Humans are notoriously unkind to themselves. With a continual dialogue of negativity, it can feel impossible to take on new tasks or improve. Sometimes it is hard to replace the negative talk with a positive counterpart. In situations like these, it is helpful to have one or more positive affirmations in place to focus on in lieu of the negative self-talk. These can be anything! Try “I am strong and powerful,” “I am nice,” or “I am a necessary part of my family.” Whatever thoughts lead to positive self-talk and empowerment can be turned into go-to affirmations.


Meditation comes in many forms that can provide the practice with a better sense of calm and balance. The Mayo Clinic has identified the following potential emotional benefits of meditation:

  • Gaining a new perspective on stressful situations
  • Building skills to manage your stress
  • Increasing self-awareness
  • Focusing on the present
  • Reducing negative emotions
  • Increasing imagination and creativity
  • Increasing patience and tolerance


With the potential emotional benefits, it’s no wonder meditation is recommended as a way to cope with negative emotions. Meditation can be practiced in multiple ways, a few of which will be highlighted here. Mindful meditation is centered in being fully present with a person’s thoughts. With mindful meditation thoughts and emotions are observed, but the meditator passes the thought through without making judgement on the thoughts. Transcendental meditation utilizes a mantra, typically a word, sound or phrase repeated while sitting in a specific pose. The intent is to ease the meditator into a state of relaxation and peace without concentration or too much effort. Another form of meditation that has taken on increased popularity is guided meditation. With YouTube channels, apps, and podcasts all available to assist the meditator, guided meditation is typically a method where mental pictures or situations are formed to provide relaxation. With no shortage of meditation types available, meditation is a coping skill that can be used almost universally.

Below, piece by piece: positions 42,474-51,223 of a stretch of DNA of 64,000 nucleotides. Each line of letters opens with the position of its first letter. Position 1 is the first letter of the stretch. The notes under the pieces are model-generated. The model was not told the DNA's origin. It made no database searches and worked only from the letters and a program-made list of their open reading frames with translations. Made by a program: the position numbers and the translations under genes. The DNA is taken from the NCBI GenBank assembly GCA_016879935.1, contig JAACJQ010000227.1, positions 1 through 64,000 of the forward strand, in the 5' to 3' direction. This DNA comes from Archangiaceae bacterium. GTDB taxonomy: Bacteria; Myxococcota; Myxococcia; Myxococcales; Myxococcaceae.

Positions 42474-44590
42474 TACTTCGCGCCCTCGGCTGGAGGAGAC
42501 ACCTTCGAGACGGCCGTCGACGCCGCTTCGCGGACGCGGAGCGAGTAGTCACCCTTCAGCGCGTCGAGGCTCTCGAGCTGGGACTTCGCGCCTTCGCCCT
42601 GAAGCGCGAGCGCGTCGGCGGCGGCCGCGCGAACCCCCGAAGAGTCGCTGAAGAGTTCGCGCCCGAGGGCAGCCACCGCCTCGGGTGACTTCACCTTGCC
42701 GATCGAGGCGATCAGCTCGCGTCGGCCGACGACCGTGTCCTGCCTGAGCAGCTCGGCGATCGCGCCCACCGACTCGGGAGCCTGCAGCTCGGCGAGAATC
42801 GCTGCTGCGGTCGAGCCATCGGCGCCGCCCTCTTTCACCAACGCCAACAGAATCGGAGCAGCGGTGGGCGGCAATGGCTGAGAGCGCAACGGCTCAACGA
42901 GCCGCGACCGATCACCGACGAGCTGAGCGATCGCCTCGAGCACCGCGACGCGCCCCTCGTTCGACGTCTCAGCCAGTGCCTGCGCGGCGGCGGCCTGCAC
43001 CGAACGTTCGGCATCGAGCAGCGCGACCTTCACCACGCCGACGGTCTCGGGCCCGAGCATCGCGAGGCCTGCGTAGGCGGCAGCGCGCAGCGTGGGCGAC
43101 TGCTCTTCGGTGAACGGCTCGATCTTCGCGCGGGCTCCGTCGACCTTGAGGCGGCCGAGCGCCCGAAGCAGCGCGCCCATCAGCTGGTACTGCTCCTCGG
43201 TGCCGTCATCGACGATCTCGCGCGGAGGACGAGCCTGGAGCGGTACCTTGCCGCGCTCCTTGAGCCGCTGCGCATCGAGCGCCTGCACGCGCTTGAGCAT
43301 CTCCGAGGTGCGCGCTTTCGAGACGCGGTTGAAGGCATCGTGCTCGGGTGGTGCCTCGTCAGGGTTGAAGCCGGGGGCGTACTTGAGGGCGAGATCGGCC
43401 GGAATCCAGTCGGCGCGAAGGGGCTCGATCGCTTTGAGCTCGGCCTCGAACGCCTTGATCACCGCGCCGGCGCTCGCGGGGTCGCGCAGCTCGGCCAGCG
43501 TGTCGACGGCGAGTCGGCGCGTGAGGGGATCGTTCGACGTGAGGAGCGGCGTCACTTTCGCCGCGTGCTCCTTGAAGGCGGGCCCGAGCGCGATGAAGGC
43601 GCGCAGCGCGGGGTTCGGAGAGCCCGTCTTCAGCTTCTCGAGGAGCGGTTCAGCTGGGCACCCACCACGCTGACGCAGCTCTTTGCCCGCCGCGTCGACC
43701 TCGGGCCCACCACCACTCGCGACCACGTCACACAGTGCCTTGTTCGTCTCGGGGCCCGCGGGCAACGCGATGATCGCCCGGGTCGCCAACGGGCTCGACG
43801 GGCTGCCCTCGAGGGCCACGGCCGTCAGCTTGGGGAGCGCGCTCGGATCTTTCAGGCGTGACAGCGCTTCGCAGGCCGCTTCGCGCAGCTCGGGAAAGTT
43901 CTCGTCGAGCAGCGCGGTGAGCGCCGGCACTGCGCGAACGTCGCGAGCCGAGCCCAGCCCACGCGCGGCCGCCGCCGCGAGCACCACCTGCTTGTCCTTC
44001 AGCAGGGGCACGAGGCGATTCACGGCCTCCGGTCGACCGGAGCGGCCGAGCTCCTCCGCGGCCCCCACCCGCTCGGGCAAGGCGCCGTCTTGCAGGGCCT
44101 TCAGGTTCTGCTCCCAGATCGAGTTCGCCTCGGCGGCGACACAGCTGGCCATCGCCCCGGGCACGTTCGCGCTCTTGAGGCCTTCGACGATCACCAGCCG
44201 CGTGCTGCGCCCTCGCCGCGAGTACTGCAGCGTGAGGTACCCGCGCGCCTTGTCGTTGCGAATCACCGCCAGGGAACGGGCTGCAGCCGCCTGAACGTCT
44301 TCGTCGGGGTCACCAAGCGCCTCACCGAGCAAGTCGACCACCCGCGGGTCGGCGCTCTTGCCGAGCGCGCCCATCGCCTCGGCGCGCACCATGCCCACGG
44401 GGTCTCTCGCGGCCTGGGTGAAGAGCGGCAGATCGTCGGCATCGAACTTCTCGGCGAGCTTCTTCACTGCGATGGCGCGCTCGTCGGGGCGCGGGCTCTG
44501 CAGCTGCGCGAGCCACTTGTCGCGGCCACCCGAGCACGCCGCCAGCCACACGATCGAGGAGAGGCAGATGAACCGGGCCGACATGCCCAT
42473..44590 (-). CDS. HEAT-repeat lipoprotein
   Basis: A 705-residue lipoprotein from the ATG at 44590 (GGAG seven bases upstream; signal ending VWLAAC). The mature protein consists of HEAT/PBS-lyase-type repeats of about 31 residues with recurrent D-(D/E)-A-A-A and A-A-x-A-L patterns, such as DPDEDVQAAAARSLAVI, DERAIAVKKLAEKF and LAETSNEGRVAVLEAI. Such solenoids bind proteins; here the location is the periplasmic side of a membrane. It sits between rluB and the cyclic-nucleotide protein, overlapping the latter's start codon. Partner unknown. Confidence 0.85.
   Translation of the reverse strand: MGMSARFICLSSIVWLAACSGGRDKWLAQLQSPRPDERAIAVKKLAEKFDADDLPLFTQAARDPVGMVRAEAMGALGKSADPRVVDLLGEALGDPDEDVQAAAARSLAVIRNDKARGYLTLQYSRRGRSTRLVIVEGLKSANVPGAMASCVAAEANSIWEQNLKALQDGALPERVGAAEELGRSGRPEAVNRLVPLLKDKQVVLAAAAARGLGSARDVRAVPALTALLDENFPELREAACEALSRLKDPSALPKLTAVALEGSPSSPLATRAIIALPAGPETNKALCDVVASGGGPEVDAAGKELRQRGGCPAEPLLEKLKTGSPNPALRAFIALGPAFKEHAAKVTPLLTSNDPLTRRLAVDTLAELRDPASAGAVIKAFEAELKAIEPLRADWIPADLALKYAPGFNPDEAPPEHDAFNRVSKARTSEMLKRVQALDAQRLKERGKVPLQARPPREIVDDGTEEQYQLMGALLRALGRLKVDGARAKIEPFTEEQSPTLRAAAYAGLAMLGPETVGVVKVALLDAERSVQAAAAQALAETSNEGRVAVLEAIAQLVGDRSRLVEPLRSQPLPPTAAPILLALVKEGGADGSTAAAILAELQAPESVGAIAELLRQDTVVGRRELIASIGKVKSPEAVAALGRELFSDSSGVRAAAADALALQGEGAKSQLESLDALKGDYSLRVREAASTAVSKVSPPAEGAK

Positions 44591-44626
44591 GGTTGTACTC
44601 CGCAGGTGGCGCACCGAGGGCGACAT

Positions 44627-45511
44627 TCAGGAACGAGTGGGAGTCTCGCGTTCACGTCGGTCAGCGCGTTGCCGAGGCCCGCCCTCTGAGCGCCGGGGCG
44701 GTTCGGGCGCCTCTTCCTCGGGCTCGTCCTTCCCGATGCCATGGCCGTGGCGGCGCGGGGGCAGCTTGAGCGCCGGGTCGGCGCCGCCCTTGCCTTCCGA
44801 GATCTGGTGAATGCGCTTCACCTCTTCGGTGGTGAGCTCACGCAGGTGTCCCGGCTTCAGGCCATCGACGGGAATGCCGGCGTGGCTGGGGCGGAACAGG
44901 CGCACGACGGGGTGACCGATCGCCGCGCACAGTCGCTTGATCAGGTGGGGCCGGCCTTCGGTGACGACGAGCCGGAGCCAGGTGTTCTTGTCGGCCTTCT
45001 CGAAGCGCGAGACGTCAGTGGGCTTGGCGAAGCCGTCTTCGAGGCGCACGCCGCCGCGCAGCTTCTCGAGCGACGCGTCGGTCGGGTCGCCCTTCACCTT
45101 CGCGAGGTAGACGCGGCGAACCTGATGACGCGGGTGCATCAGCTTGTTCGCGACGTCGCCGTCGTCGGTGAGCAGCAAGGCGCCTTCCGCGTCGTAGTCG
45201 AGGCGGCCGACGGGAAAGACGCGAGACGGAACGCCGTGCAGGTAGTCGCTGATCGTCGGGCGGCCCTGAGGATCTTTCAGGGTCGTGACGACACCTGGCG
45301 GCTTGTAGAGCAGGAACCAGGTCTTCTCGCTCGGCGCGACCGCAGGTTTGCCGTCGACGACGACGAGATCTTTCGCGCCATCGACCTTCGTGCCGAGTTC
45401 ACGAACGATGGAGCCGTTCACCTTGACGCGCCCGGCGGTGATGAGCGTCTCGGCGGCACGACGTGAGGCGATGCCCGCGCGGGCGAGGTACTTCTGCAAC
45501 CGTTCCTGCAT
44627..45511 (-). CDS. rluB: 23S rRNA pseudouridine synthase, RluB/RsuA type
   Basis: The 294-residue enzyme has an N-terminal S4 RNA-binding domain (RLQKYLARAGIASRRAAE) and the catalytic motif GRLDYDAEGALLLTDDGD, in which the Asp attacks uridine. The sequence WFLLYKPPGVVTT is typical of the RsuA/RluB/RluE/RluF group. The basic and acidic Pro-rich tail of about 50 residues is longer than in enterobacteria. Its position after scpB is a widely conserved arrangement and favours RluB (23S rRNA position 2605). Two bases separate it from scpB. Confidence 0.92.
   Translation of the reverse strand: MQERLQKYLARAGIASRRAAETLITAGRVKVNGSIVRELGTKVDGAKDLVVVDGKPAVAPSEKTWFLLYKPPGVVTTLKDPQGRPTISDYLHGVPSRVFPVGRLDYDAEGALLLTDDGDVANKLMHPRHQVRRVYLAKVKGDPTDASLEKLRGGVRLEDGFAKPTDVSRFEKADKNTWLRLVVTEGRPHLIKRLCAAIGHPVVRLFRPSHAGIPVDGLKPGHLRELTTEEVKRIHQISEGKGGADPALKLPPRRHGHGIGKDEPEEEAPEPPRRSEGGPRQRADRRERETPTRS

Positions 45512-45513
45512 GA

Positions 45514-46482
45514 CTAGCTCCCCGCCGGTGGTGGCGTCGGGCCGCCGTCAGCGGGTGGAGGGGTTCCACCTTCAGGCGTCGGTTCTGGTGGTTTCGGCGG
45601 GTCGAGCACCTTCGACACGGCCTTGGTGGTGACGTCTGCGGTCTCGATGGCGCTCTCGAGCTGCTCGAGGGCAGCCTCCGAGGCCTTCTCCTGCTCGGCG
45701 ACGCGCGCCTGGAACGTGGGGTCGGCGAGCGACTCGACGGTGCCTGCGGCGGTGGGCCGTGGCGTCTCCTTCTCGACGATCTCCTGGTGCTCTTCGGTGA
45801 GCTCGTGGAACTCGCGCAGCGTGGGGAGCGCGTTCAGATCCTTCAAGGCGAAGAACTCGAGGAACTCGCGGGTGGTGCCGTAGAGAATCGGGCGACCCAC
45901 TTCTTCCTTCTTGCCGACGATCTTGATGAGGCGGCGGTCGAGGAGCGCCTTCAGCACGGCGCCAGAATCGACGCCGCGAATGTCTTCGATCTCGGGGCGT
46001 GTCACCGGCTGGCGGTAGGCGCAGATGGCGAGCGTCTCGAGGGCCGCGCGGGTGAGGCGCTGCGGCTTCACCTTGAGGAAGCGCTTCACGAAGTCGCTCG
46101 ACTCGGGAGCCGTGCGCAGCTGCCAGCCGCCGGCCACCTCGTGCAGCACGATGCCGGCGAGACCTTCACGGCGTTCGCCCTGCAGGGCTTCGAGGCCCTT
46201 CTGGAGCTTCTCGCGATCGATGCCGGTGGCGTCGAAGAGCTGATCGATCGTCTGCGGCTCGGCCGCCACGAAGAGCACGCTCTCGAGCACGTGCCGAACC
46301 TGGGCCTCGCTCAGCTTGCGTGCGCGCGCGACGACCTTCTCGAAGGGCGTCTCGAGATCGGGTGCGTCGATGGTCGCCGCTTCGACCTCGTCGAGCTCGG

The Pharmacogenomic Difference

Unfortunately, self-care and coping techniques can’t always resolve mental health issues. Remember Tanner? He has tried focusing on self-care. He has tried countless coping techniques, and his previously effective medication doesn’t seem to make a difference. What does he do now?

Medications serve as the primary course of care for depression. Yet fewer than half of all depressed patients respond well to their first prescription. Some people have to go through the emotional roller coaster of trial and failure of different mental health medications.  It is recommended that a mental health drug be tried for at least 6-12 weeks before deeming it a failure. Based on genetic variations in DNA, people respond differently to various medications. So initially it’s very difficult for prescribers to know which drug will work for which person.

With IPM’s Pharmacogenomics Programs, members can take a simple cheek swab to find out how they will respond to a particular medication, or if they have an increased risk of side effects. This is all completed before embarking on the often relentless journey of trying multiple mental health medications. If you are interested in learning more about pharmacogenomics, contact us today.